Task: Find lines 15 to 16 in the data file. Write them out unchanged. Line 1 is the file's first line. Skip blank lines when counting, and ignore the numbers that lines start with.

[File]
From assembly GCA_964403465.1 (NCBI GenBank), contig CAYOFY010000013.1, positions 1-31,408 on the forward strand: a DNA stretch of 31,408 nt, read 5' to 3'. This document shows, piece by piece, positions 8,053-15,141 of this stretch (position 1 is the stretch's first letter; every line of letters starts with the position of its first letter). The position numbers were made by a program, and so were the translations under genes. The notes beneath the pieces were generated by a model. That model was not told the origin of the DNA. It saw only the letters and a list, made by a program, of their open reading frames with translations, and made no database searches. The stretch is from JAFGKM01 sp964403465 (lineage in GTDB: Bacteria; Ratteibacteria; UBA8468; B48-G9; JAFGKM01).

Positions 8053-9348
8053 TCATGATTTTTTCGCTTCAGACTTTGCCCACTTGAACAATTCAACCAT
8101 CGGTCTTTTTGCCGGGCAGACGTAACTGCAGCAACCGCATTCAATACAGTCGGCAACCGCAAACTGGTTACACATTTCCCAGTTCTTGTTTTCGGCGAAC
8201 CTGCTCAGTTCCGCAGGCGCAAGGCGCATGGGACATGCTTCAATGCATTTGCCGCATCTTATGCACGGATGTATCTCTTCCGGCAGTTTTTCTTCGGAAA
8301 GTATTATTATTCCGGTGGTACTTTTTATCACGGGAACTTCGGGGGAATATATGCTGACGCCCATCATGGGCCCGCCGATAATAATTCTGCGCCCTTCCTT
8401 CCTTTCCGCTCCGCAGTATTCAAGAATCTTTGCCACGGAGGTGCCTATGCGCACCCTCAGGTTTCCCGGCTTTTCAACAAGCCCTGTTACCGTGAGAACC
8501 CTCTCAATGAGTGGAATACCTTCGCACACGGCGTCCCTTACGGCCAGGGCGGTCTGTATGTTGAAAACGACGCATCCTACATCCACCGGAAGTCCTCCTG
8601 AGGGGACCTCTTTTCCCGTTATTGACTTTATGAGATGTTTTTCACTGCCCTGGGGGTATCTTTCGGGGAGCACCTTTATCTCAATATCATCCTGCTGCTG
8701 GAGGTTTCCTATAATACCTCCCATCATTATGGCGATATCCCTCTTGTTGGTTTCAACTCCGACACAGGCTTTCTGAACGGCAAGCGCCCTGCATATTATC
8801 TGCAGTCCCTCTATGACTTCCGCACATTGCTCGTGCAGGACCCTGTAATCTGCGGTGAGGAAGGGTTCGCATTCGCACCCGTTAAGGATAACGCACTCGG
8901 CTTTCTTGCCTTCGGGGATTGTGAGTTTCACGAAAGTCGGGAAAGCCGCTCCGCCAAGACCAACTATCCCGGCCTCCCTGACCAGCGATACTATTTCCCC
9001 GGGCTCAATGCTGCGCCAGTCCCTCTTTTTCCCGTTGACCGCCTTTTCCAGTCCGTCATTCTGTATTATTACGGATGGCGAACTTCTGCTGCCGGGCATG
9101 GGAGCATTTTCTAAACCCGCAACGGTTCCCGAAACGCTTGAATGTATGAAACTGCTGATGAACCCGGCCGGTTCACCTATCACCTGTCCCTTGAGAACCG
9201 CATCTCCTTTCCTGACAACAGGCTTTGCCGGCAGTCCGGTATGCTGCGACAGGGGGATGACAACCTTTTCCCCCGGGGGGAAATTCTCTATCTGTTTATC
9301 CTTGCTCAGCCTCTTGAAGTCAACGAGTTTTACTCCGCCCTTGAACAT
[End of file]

9201 CATCTCCTTTCCTGACAACAGGCTTTGCCGGCAGTCCGGTATGCTGCGACAGGGGGATGACAACCTTTTCCCCCGGGGGGAAATTCTCTATCTGTTTATC
9301 CTTGCTCAGCCTCTTGAAGTCAACGAGTTTTACTCCGCCCTTGAACAT